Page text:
EDU PSYCH LAB

Educación, Psicología & Ciencia

Cognitive Processing in Bilinguals: Mi experiencia

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If you read Edupsychlab.org, you will find out two things at first sight, especially if English is your mother tongue. First, you will notice that I am an adult, probably a woman (due to my expression) and then, you will realize that English is not my first language. So, it´s true! – A few months ago, I started to study myself; the way how I process an opaque language (English) and how it affects to the way I process and learn information in this language and others.

Bilingualism: Is Galician Language reigning in my brain?

Luís-Seoane.-LAS-MARISCADORAS.-1969.

“Las Mariscadoras” de Luis Seoane (Buenos Aires) http://www.galiciaunica.es

Due to the geographical situation of my Home Town, between two countries and where two official languages are recognized, I am bilingual and I´ve been instructed in a 50%- 50% balance.

Nevertheless, I suppose that this condition is almost impossible, it seems like one language needs to be the “queen”.

In my case, I dream in Galician: L1 Galician, L2 Spanish and also exposed to a L3 which is Portuguese, and trying to learn a L4, English (and past experience in L5, French).
Complete Bilingualism is hard because it means that a person had been exposed to 2 languages to (2,2,2…?) the same extent. We get this condition once we read books, attend classes, speak at home, watch TV, learn and memorize in two languages, brainstorming and problem solving… everything in two languages.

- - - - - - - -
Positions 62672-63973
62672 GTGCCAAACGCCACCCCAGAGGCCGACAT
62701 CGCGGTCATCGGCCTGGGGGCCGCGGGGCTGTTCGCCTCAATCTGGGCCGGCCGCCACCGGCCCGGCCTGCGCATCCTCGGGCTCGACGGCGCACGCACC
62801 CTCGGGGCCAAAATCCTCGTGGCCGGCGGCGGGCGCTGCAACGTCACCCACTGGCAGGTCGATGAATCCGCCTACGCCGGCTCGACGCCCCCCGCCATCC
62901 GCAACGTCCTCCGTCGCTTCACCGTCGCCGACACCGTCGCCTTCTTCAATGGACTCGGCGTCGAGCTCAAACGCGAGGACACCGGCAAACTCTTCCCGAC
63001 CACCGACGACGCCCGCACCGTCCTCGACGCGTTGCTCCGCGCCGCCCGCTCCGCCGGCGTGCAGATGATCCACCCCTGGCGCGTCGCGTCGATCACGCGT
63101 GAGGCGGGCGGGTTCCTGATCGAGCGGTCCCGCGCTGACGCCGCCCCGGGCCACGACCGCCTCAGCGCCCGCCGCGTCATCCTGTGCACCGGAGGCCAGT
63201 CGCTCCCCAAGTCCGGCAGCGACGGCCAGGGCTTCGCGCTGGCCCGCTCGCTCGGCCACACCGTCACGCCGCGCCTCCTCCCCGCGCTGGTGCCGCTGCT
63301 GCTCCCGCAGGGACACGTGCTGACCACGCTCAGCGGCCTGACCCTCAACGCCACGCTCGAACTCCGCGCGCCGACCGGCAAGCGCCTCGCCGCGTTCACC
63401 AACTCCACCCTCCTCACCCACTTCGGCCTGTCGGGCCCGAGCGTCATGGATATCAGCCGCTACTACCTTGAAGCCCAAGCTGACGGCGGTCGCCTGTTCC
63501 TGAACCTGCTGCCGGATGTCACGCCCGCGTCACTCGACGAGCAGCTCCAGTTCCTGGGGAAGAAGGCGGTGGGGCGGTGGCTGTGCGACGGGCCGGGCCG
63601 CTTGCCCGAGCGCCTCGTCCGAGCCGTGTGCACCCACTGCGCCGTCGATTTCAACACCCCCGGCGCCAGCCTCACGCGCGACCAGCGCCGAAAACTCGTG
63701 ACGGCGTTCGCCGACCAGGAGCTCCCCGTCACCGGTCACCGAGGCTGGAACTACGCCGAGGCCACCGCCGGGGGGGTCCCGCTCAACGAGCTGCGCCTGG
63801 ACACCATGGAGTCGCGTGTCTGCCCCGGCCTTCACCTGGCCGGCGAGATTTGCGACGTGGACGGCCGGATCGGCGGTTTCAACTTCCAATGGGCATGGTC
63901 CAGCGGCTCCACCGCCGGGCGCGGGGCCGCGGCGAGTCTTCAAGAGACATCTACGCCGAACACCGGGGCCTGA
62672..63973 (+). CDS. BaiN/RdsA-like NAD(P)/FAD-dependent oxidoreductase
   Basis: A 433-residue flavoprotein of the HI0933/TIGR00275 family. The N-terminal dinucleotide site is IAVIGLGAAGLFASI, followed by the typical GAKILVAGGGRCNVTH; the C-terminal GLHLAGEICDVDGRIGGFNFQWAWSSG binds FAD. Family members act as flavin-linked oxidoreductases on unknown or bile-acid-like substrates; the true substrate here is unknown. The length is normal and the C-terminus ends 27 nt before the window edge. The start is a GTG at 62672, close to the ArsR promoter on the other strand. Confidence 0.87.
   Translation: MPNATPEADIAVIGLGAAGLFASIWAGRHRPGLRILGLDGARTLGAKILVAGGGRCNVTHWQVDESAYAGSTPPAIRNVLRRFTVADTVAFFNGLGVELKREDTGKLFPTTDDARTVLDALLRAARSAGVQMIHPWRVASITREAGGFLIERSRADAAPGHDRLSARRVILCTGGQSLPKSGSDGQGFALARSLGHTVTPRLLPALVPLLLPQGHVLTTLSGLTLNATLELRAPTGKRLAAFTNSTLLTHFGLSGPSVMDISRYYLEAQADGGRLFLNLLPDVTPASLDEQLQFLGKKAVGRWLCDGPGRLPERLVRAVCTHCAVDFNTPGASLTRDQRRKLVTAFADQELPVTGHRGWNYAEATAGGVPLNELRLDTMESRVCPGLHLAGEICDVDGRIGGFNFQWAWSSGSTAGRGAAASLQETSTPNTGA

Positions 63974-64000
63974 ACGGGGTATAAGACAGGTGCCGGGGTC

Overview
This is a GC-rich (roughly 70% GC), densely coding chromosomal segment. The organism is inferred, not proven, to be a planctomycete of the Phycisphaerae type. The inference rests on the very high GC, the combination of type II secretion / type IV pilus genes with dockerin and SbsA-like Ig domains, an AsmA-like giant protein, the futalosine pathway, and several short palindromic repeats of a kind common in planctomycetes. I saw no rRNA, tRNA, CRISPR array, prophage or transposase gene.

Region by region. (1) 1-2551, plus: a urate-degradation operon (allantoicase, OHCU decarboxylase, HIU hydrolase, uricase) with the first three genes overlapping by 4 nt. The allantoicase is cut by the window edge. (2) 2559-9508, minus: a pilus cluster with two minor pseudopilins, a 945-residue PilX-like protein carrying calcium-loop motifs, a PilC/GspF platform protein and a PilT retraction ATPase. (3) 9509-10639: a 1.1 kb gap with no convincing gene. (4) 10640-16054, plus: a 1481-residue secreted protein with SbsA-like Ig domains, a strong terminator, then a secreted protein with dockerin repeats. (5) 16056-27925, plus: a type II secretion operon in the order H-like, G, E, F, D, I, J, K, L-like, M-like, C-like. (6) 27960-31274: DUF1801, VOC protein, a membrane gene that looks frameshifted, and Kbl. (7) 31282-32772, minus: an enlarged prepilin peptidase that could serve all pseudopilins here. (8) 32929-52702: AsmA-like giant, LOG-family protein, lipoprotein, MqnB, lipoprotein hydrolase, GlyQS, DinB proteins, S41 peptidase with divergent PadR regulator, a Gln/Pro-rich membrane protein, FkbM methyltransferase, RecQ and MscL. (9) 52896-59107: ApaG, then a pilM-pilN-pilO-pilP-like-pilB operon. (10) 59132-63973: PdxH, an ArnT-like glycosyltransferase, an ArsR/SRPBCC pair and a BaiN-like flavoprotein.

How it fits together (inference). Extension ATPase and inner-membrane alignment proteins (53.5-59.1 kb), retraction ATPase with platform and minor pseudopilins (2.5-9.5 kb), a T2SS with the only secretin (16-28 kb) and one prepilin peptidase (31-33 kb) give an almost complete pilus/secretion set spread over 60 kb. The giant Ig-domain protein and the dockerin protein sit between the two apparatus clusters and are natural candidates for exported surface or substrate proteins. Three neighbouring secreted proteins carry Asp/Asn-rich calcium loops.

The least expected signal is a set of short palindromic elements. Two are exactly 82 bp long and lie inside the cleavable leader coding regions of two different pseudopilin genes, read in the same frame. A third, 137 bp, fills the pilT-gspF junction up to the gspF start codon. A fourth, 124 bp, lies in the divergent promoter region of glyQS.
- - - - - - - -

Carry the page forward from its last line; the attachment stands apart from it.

By using the language at home and being exposed to literature in both languages we became bilinguals, and that´s why our region can result very interesting in this kind of studies.
Galician and Spanish are reigning together in my brain because the use of both languages became automatic and I can shift between them with any effort. They work together in my brain in one unique system.

Do kids lose efficiency while learning a L2?

Mercedes-Ruibal.-OJO.-1995.

Mercedes Ruibal (Escuela Gallega de Buenos Aires) http://www.galiciaunica.es

This question was present during all my childhood at school. Maybe it was more linked to ideological, political and moral commitment issues than pure linguistics.

The old educational model defended that a person who has two languages is strange and different from a normal person.

This perspective defended that bilingualism cause a cognitive deficiency in processing the L2 (Spanish), so this double instruction would cause less efficiency and less speed during the learning process.
When we learn a second language, we commit working memory, short-term memory and another type of cognitive processes. The tasks demand a higher cognitive effort until getting automatic.

Not everybody who lives in our region became pure bilinguals. I realized about this during my first experience at Hospital (Neuropsychology Unit), where I assessed people applying different neuropsychological tests. Elderly people from villages (less exposed to the Spanish language) scored much less in memory tests (which are always in Spanish, not Galician) due to this condition. This opens a door about how neuropsychological assessment should be done. We observe the same RT (reaction time) in children at Local Schools, who are less exposed to vocabulary in Spanish (memory lists), but the effect is much less evident (probably due to instruction effects).

Every cost is balanced with the gain: Two languages! Three languages! FIVE!